PZ decision promotes downtown development

The R-MH-6 zoning district has a strong presence downtown across the railroad tracks, and there are about 40 vacant parcels between 5,000 and 6,000 square feet in that area. The Planning and Zoning Commission voted Tuesday to allow manufactured home development in that district on lots and parcels of 5,000 square feet platted prior to 1945. (Photo by Travis Rains/Daily Miner)

The R-MH-6 zoning district has a strong presence downtown across the railroad tracks, and there are about 40 vacant parcels between 5,000 and 6,000 square feet in that area. The Planning and Zoning Commission voted Tuesday to allow manufactured home development in that district on lots and parcels of 5,000 square feet platted prior to 1945. (Photo by Travis Rains/Daily Miner)

KINGMAN – The Planning and Zoning Commission voted unanimously at its meeting Tuesday to allow for manufactured-home development on lots and parcels of 5,000 square feet platted prior to 1945 in the R-MH-6 zoning district in an effort to encourage downtown development.

“In the R-MH-6 zoning district the minimum lot size and parcel size for a buildable site is 6,000 square feet,” explained Principal City Planner Rich Ruggles. “However, there is an exception for single family (detached) homes in the areas that are platted prior to 1945 where they can be allowed on a 5,000-square- foot lot or parcel.”

But that exception does not include manufactured homes, he explained. The City of Kingman defines single-family detached dwellings as “non-attached dwelling unit for occupancy by one family. Single-family detached dwellings shall include both factory-built buildings and on-site buildings as defined herein but shall not include manufactured homes or recreational vehicles.”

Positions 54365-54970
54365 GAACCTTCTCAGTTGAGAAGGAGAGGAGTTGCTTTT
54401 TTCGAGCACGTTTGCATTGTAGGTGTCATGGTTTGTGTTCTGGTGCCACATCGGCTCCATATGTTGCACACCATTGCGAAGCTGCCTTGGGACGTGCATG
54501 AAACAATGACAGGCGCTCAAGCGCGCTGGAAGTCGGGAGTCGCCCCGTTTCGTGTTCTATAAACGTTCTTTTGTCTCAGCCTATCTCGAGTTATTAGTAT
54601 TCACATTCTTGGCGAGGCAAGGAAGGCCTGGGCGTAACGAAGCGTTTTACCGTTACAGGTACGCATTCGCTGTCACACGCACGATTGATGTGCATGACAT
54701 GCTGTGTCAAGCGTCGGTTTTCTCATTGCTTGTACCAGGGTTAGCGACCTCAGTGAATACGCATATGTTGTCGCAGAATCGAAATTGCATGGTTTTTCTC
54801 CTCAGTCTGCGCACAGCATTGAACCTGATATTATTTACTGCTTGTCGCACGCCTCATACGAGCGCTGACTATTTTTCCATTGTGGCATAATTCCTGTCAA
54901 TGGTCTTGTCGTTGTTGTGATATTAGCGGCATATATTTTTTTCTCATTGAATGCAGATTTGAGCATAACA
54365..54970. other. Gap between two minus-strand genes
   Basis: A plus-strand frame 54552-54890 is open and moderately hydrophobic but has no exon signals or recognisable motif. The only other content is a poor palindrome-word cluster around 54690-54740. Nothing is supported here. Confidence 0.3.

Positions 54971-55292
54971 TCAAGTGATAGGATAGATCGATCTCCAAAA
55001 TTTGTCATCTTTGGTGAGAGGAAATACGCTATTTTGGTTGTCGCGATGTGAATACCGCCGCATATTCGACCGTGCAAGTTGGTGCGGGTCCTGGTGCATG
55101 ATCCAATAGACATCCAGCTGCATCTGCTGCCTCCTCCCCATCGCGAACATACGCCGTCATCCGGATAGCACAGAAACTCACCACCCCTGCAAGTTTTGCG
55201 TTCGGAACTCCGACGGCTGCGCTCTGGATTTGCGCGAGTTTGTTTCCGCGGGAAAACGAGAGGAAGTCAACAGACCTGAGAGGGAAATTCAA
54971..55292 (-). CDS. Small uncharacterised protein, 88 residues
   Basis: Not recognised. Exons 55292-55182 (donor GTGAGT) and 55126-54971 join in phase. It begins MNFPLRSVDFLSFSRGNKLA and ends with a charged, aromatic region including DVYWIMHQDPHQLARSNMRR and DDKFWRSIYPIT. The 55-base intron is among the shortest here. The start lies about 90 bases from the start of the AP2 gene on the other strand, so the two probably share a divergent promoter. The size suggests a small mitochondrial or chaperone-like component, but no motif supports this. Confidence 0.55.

Ruggles defined manufactured homes as those built to Housing and Urban Development standards, and summarized single-family residences as ones adhering to the adopted International Building Code of 2012.

Allowing additional development on those 5,000-square-foot lots would adhere to the City’s 2030 general plan which includes the goal of encouraging infill development in the downtown areas. The R-MH-6 zoning district has a strong presence downtown across the railroad tracks. There are about 40 vacant parcels between 5,000 and 6,000 square feet in that area.

“Essentially the impact on infrastructure would be no greater if a manufactured home was sited on a lot versus a single-family house,” Ruggles said.

Commissioner Laurie DeVries asked Ruggles how a text amendment change could affect tiny home development, which is permitted in the R-MH-6 and R2 districts. He said tiny homes in the R-MH-6 district across the tracks are treated the same as single-family residences and are allowed on 5,000-square-foot lots.

The text amendment will now go to Council for final consideration.